The percentages among the three sectors are not too far apart, but the actual number of unaccompanied children encountered in each sector differs dramatically. In March, the Yuma Sector saw about 800, compared to about 9,700 in the Rio Grande Valley Sector.
The three sectors also differ dramatically in the nationalities of migrants.
With the statistics released this month, CBP started providing ongoing data about nationality for each sector, instead of the border as a whole. CBP grouped the data in a period covering Oct. 1 to the end of March, rather than monthly totals.
In the Tucson Sector, the most common nationality was Mexico, which accounted for 61% of all border encounters, followed by 30% from Guatemala, 4% from countries labeled as “other,” 4% from Honduras and 1% from El Salvador.
The most common nationality in the Rio Grande Valley Sector was Honduras, which accounted for 38% of all border encounters, followed by 24% from Mexico, 22% from Guatemala, 12% from El Salvador and 4% from countries labeled as “other.”
In the Yuma Sector, about 58% of border encounters involved migrants from countries labeled as “other,” followed by 21% from Mexico, 10% from Guatemala, 8% from Honduras and 2% from El Salvador. The “other” category in Yuma is made up mainly of migrants from Cuba, Venezuela and Brazil.
Quick expulsions common
Federal officials deal with migrants differently in each sector, particularly with regard to a pandemic public-health order known as Title 42. Under that order, which the Trump administration put in place in March 2020 and the Biden administration has maintained, officials can quickly expel migrants to Mexico.
In the Tucson Sector, officials expelled about 86% of the migrants they encountered from Oct. 1 to the end of March. The vast majority were single adults from Mexico and Guatemala, but more than 4,000 family members and unaccompanied minors, mostly from Mexico and Guatemala, also were expelled.
The Mexican government generally accepts migrants from Mexico, Guatemala, Honduras and El Salvador, but not from many other countries, Modlin said, which “absolutely” explains why most of the families the Border Patrol released to local shelters were from Cuba, Venezuela and Brazil.
In the Rio Grande Valley Sector, officials expelled about 61% of the migrants they encountered, mostly single adults from Mexico, Honduras, Guatemala and El Salvador. Officials also expelled about 17,000 family members and unaccompanied minors, mostly from Honduras and Guatemala.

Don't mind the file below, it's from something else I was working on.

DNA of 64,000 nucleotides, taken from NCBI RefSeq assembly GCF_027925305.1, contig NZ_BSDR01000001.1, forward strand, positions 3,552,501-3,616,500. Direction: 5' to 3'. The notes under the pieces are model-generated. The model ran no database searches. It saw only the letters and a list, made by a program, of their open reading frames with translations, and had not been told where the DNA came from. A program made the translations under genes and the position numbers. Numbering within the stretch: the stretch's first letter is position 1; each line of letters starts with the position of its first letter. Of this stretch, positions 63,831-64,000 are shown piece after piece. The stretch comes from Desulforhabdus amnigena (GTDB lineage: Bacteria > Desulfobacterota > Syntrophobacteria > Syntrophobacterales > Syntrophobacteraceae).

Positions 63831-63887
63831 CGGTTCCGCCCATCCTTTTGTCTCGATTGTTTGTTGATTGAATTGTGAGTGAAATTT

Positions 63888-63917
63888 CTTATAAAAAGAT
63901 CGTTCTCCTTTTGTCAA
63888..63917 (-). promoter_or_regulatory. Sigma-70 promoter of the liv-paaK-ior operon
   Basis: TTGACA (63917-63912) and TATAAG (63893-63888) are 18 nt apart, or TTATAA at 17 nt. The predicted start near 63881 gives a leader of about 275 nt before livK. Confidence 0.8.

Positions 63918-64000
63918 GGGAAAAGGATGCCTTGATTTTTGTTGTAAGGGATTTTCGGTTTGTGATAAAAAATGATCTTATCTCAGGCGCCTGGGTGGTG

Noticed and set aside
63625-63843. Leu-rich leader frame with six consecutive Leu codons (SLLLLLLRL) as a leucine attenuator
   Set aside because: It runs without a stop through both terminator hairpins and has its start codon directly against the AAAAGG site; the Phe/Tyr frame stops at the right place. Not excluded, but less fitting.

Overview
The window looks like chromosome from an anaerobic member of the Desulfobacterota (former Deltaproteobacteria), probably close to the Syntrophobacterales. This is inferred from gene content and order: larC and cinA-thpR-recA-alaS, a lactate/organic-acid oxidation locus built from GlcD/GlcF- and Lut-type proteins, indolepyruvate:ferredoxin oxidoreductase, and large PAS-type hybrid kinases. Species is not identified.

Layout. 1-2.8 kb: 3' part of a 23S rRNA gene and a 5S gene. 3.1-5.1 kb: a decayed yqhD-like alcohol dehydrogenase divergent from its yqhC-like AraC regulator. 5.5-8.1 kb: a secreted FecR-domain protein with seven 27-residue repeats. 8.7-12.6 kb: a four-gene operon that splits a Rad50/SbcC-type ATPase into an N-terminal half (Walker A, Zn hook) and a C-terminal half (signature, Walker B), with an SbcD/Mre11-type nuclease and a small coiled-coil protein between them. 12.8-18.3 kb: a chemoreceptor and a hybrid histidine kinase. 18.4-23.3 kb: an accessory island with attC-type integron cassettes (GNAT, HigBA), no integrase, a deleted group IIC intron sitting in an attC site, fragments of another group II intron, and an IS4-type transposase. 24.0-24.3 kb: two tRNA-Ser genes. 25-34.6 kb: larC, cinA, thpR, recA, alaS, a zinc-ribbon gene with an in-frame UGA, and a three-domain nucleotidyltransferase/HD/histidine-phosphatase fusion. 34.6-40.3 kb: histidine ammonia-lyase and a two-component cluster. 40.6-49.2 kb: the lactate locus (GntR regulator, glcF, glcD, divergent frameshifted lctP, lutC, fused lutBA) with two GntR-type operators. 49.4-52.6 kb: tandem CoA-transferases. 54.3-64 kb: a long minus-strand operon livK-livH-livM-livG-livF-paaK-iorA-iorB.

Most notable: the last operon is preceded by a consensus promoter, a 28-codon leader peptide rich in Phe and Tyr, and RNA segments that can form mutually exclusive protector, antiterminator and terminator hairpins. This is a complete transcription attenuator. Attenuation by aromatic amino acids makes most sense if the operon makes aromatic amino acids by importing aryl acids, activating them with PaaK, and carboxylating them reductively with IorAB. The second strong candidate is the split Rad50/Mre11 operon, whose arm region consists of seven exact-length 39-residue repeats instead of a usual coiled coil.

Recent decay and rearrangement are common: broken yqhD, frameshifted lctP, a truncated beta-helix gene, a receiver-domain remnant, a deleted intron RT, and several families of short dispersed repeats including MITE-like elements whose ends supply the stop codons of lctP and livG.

In the Yuma Sector, officials expelled about 36% of the migrants they encountered. Single adults from Mexico accounted for nearly half of those expulsions. Nearly 2,300 family members from various countries also were expelled.
The next round of CBP statistics, which will cover border encounters in April, likely will be released in the first or second week of May.
President Biden sent Congress a Comprehensive Immigration Reform bill in January upon assuming office. It is now up to Congress, especially obstructionist Republicans who prefer to engage in anti-immigrant hysteria, to get its act together and to reform our broken immigration system.
UPDATE:The Biden administration said Monday that four families that were separated at the Mexico border during Donald Trump’s presidency will be reunited in the United States this week in what Homeland Security Secretary Alejandro Mayorkas calls “just the beginning” of a broader effort. US begins reuniting some families separated at Mexico border:
Parents will return to the United States on humanitarian parole while authorities consider other longer-term forms of legal status, said Michelle Brane, executive director of the administration’s Family Reunification Task Force. The children are already in the U.S.
Exactly how many families will reunite in the United States and in what order is linked to negotiations with the American Civil Liberties Union to settle a federal lawsuit in San Diego, but Mayorkas said there were more to come.
“We continue to work tirelessly to reunite many more children with their parents in the weeks and months ahead,” Mayorkas told reporters ahead of the announcement. “We have a lot of work still to do, but I am proud of the progress we have made and the reunifications that we have helped to achieve this week.”
While family separation under “zero-tolerance” ended in June 2018 under court order and shortly after Trump reversed course, Biden has repeatedly assailed the practice as an act of cruelty. An executive order on his first day in office pledged to reunite families that were still separated “to the greatest extent possible.”